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I swear I’m not channeling a famous chef, or any movie about some person who stopped working to cook for a year and blog about the experience. Honest.

I’ve been spending a lot of time indoors because of the weather. I’ve been making soup, and decided to allow myself a blog post about cooking. And here it is: my single, solitary, first-and-last post about cooking/recipes/outcomes and the typical “it’s so good your life won’t be complete without trying it yourself” admonishment.

Even though our apartment came fully furnished and equipped (the kitchen even came with a soup ladle), none of the pots were big enough for the task, and there was no cheesecloth. So I started with a trip downtown and splurged on a classic Le Creuset French Oven, size 28 (seven quart), in Rosemary.

I found a recipe for beef stock, wrote down the list of the ingredients, plus a few more to make a beef soup with vegetables and noodles, then headed out again to the grocery.

The recipe called for “meaty crosscut shanks” of beef and veal. Back home in the US this would have been an easy find. But when I started looking, and then asking for them at the meat counter, I realized I was repeating an experience I had a few months ago about trying to find a simple piece of ham (Normal Ham).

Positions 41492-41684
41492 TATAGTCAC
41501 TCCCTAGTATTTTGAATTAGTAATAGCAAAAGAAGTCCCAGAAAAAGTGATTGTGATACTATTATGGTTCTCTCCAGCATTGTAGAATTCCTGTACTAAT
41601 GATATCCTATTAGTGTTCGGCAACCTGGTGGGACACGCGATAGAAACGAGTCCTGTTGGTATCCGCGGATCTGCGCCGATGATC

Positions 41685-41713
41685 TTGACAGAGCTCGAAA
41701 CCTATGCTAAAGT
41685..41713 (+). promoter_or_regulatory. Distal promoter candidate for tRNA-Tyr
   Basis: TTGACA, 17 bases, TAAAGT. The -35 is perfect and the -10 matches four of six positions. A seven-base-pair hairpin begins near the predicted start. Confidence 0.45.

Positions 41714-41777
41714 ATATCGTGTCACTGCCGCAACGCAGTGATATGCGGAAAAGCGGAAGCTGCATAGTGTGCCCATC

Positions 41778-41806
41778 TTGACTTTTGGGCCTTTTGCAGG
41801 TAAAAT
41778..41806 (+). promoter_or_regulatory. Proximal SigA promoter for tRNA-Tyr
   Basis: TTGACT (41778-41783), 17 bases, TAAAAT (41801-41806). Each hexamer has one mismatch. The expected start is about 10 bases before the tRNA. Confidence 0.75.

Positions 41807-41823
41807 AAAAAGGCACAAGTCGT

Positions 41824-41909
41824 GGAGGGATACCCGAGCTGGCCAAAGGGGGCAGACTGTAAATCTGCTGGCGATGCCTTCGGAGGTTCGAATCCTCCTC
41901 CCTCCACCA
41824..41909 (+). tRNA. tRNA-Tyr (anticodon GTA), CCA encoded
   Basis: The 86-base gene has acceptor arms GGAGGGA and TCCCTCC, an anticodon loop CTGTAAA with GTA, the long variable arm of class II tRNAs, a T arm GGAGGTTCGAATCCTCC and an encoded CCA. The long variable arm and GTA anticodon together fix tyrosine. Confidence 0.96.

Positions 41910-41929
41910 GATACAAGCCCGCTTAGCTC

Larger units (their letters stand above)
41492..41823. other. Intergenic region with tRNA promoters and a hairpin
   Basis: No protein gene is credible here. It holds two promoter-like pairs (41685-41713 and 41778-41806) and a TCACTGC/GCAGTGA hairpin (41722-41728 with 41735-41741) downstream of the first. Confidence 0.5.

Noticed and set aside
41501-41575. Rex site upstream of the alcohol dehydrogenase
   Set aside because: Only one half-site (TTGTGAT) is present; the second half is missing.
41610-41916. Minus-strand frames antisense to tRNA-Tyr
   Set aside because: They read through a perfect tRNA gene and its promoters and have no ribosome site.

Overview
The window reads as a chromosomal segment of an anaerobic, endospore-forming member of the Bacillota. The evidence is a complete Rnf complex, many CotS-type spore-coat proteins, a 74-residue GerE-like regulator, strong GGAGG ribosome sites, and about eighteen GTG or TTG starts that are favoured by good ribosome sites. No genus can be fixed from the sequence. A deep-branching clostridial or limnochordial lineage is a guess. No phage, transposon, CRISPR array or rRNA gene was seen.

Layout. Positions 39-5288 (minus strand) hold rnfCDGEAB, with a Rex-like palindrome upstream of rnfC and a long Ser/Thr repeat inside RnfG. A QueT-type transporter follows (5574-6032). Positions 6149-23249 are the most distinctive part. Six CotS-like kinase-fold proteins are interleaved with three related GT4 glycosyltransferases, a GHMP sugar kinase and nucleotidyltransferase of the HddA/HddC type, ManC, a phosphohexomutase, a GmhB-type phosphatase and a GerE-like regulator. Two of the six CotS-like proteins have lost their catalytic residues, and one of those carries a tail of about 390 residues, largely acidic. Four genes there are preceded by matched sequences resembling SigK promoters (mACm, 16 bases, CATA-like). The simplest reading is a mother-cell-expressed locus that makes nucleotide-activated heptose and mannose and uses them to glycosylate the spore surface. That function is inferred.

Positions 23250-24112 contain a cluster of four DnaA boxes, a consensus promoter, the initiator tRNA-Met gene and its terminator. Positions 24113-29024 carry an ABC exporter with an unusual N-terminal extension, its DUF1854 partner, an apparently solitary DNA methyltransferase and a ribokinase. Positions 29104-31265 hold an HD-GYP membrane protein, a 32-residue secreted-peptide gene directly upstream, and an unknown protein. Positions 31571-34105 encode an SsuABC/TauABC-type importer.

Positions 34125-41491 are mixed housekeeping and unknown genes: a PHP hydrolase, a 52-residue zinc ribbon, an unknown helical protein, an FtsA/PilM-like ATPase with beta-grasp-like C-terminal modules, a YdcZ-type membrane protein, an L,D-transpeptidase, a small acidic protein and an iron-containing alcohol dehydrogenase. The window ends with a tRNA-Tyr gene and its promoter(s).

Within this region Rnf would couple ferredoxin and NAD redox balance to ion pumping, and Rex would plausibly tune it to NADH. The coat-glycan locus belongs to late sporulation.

Oh, and the Normal Ham experience doesn’t even come close to what I went through to find a stupid pack of cheesecloth to strain the soup stock.

A guy behind the meat counter at Galleria Kaufhof knew enough English to understand what I was looking for and made a suggestion. Germans love their soup so much that grocery stores sell packages of Rinderknochen and Kalbsknochen (beef bones and veal bones). I bought a kilo of each, not caring if they were meaty crosscut shanks. They looked good enough to me, wherever they were from!

Which made me wonder:  if bones are so easy to find, why not stupid packs of cheesecloth?

Armed with a pot, bones of unknown parts, vegetables, pasta, and what I hoped would work like cheesecloth, I set out to make soup. The bones had to roast for an hour to enhance their flavor. Then they went into the pot with vegetables, herbs, and a few quarts of water and simmered for five hours.

After straining the broth (the supposed cheesecloth worked) I had about six cups of fantastic beef stock. It was almost like a demi-glace, so I added water.

I tossed in some fresh vegetables and pasta, and it made a great meal. For those of you who cook, give this recipe a try. It’s so good your life won’t be complete without trying it yourself.  🙂

Le Creuset French Oven, size 28, in Rosemary (the cover is off to the side, sorry)

Le Creuset French Oven, size 28, in Rosemary (the cover is off to the side, sorry)

Roasted bones, vegetables, and herbs starting to simmer.

Roasted bones, vegetables, and herbs starting to simmer

Roasted bones, vegetables, and herbs five hours later

Roasted bones, vegetables, and herbs five hours later

The strained stock

The strained stock

The finished product

The finished product

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